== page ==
The Chalk Art and Murals of Puerto Vallarta 2018

Chalk art from the 2018 Madonnari Festival in Puerto Vallarta featuring a shaman and his spirit animal.

Half the fun of travel is coming upon the unexpected. Peggy and I were walking across Puerto Vallarta’s main square when we came across a number of people creating chalk art. We had happened upon the annual Madonnari Art Festival that the town shares with its sister city of Santa Barbara, California. Category competition ranged from children to adults. Here are a few of the highlights. 

This was the young woman who was working on the shaman featured above.
Young people were working under colorful umbrellas to finish their work.
Which included these colorful fish.
A pregnant woman provided quite a contrast.
Not sure you would want this guy around your baby!
I liked the colorful flowers this young woman wore.
A close up. Peggy and I visited the area a few days later to take more photos. Time was beginning to impact the chalk art, reflecting its impermanence.
Another artist worked on his masterpiece. I admired the young boy’s look of surprise or wonder..
A masked woman…
And finally, never trust a smiling shark.

Mural art shares a lot with chalk art, both in terms of its limited time frame and spontaneity. Peggy and I revisited a number of the murals we had seen in past visits to Puerto Vallarta plus discovered some new ones.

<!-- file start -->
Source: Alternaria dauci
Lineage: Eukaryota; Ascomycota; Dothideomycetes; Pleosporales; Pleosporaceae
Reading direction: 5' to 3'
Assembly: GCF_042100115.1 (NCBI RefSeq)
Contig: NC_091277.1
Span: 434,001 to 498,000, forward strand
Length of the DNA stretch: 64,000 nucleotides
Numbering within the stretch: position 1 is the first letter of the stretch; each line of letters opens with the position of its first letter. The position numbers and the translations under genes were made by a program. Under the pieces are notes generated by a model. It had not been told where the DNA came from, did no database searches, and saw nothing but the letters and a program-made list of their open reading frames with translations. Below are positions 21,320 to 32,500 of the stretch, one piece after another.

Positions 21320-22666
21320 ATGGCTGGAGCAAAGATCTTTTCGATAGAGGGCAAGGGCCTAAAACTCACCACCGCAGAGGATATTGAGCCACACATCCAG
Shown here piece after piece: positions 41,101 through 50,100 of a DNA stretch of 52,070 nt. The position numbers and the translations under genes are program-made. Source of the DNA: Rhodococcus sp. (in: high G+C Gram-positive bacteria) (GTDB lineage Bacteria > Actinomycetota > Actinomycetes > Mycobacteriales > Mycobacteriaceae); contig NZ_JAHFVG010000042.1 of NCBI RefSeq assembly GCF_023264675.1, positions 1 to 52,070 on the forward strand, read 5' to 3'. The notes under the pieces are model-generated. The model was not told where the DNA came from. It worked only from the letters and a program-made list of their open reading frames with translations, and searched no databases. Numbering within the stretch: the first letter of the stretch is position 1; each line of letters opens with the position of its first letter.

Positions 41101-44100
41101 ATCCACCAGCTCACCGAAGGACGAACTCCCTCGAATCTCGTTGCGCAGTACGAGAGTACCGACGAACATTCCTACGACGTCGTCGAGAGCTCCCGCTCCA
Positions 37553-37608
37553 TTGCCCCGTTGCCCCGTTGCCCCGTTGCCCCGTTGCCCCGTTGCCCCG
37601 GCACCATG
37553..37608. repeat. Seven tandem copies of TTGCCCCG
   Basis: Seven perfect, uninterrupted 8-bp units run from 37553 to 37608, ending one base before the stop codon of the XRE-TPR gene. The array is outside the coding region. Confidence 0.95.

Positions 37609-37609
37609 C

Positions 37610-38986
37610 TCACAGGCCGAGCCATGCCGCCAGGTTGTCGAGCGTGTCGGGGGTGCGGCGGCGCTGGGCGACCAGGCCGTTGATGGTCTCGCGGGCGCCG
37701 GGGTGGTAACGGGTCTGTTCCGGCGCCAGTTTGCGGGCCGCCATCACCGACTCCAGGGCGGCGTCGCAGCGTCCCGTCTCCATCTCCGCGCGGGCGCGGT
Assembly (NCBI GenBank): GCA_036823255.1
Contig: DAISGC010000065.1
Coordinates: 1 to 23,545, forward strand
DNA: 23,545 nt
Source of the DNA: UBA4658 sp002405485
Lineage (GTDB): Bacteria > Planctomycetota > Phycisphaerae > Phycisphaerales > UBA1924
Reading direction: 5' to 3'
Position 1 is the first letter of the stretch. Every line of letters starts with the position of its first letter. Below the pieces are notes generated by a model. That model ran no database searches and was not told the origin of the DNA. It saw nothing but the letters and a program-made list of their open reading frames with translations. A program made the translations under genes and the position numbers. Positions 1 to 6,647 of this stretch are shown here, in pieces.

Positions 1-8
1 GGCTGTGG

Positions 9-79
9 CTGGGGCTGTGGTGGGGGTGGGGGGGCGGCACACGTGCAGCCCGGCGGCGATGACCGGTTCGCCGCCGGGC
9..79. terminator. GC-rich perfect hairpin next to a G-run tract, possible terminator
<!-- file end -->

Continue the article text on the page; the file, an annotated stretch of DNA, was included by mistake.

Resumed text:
This was an old favorite…
I decided it would be fun to render the mural in black and white. I liked the results. I believe the symbolism represents Huichol art, which I will be doing a post on.
Nice kitty!
Realistic cow and moth.
Rather scary shaman/animal.
An interesting decoration for a woman’s restroom. Just how bad do you have to go to face up to a devil fish and devils?
A closer look.
Senior Iguana plays a banjo while an excited frog jumps out of the lake.
We found a couple of black and white murals.
This one reminded me of the popular books where you fill in the colors.
This was part of the same mural.
Shaman woman rising out of a lake, possibly working a little magic on you.
A woman/shaman with a coyote mask?
I’ll conclude today with this native woman who is holding a fawn.

NEXT POST:  I head south on the PCT from Carson Pass, which is named after the explorer Kit Carson, who happened to be caught in a snow storm starving on his first trip across the pass. He reported that dog and dried peas made a tasty treat. I don’t know if I would trust the word of a starving man, however.